San Antonino Castillo Velasco, Oaxaca, Mexico — Twelve years ago in the verdant Ocotlán Valley of Mexico, a group of men and women of Zapotec origin watched as their crops of vegetables and flowers began to wither away. A long drought seemed destined to turn their fertile valley into a desert area. But through a rainwater harvesting technique, they created a series of “absorption wells,” and since then life has re-emerged in this remote region in the South of Mexico.
As he irrigates his onion crops using the “drip technique”, Emiliano remembers those years when his crops languished for the lack of water from either the rain or the irrigation canals. In those days, back in 2005, they knew that in this area there was a 1967 presidential decree, which established a prohibition on agricultural use of water that required the payment of up to 24 thousand pesos (about $1,200 USD) to gain access.
The National Water Commission (Conagua) imposed a heavy fine when they continued to use the water, as well as excessively high electrical fees for use of their water pumps. The desperation of seeing their crops die and the lack of economic solvency caused peasants like Emiliano, Esperanza Alonso Contreras and Juan Justino Martínez González among hundreds of others to organize themselves and seek help from Flor y Canto, a social organization dedicated to the defense of life and territory; and since then the Coordinadora de Pueblos Unidos por la Defensa de Agua or “Copuda” was born.
Now that they were organized, the Sowers of Water — together with Flor y Canto, headed by the indigenous rights defender Carmen Santiago Alonso — established two strategies for the defense of the aquifers in this area of the valleys of Oaxaca: The first one was to train people in the creation of absorption wells. They went to the Water Museum in the city of Tehuacán, Puebla, and from their training they built “pots” or large ponds where they accumulated rainwater, and also seven wells as a pilot. Currently there are more than 300 such wells that are planted in the fields.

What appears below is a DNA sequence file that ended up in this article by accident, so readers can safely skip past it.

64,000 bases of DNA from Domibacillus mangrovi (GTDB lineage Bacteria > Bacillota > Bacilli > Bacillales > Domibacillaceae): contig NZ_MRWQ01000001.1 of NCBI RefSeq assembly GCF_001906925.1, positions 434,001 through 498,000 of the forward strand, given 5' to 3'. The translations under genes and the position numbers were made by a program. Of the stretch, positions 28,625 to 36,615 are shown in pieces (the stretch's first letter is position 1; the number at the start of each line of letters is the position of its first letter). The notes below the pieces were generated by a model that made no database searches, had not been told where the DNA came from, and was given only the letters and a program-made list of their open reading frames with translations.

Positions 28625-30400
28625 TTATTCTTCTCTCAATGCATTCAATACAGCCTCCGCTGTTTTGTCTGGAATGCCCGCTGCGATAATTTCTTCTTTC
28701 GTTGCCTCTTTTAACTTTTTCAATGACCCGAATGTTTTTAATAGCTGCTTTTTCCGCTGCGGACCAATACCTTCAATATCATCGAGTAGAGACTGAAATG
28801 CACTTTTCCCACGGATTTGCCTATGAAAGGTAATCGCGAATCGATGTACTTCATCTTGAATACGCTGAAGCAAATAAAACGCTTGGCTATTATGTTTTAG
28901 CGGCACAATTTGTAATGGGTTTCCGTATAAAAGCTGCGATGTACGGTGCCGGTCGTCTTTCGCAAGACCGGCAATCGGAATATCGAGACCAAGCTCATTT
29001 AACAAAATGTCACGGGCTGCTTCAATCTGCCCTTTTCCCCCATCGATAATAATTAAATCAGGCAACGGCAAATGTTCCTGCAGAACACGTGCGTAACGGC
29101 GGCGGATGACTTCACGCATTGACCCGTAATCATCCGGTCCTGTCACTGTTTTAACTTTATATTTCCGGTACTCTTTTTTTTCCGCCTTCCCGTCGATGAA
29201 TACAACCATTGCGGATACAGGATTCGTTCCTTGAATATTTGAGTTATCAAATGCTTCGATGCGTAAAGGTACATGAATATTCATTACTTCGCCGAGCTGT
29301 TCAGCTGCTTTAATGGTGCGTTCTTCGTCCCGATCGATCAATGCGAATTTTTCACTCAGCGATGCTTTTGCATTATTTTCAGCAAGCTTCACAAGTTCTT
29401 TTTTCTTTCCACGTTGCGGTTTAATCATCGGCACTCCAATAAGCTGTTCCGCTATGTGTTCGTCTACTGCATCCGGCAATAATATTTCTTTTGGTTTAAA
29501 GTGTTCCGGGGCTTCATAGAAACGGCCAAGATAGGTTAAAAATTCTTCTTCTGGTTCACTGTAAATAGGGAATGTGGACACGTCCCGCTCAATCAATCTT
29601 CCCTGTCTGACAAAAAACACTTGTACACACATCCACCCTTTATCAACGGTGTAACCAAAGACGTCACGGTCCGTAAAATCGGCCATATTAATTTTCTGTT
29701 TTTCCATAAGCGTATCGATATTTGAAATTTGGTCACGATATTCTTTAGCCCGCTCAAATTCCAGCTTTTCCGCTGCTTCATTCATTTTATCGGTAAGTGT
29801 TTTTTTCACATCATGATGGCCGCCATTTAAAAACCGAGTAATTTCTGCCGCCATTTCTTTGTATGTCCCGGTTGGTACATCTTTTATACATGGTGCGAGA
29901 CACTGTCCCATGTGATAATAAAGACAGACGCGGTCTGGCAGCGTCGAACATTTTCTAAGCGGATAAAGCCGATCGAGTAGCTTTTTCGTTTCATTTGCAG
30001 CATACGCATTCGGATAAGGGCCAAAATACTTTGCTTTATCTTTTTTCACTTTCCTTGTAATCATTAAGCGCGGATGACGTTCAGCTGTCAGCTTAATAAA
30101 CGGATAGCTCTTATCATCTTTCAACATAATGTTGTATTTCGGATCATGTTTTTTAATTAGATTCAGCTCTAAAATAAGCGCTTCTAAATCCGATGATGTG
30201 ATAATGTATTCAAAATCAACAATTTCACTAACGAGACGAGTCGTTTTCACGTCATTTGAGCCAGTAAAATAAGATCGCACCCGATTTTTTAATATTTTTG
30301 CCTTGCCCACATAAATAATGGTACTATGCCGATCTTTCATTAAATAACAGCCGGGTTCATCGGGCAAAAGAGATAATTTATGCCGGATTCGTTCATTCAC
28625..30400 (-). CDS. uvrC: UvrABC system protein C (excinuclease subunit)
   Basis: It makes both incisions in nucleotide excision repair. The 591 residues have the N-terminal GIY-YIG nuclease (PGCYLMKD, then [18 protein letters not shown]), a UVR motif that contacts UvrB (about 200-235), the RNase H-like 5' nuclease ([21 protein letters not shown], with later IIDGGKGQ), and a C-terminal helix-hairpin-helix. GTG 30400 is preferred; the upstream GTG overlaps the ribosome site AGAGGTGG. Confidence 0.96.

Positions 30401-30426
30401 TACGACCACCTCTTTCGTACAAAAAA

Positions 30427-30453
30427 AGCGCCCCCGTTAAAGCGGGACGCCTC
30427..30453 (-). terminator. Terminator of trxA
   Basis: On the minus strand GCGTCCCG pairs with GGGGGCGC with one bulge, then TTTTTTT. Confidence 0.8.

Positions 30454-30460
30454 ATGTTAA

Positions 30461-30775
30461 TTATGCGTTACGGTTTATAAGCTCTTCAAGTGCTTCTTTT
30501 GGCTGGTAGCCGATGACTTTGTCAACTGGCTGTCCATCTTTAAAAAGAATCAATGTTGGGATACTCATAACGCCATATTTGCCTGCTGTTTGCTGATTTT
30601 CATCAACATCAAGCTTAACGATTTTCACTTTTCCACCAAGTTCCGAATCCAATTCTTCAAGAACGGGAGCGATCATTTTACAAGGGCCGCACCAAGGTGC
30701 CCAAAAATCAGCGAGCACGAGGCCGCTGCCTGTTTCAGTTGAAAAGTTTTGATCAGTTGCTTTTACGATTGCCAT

The second route that the peasants took was the legal one. In 2011, they sued Conagua before the Superior Court of Fiscal and Administrative Justice for unfairly high charges without a consultation under ILO Convention 169. Two years later, in 2013, the Court ruled in favor of Copuda and ordered the indigenous consultation in 24 communities throughout the region.
The consultation process is the only one that has been done in Mexico for the defense of water, according to Santiago, a pioneer in the country in water rights. The case is currently in the fourth or “consultative” phase, and according to the farmers, the hope is that the government of Andres Manuel López Obrador will “lift the decree of closure” and to convert this region of the Ocotlán Valley into a “Regulated Area,” because the National Water Law endorsed by the government of Enrique Peña Nieto is in violation of their human and indigenous rights.
Carmen Santiago Alonso, who has seen the rebirth of crops in the Ocotlán Valley, stressed that all this process of germination and cultivation of water is the result of the organization of the people, who have learned to sow water for the simple love of the countryside and community knowledge.
Now the community waits for the Mexican government to really keep its word at the end of the consultation and thus lift the decree and close and create a set of rules for the “Niza Microregion” of the Ocotlán Valley.
“We hope that at the end of the consultation, the government will respect the voice of the peoples of COPUDA who for many years have fought for water to be free,” she said. “Here we sow water under a community technique, we collect it for our crops, so that there is life; we only want to live freely and be respected.”
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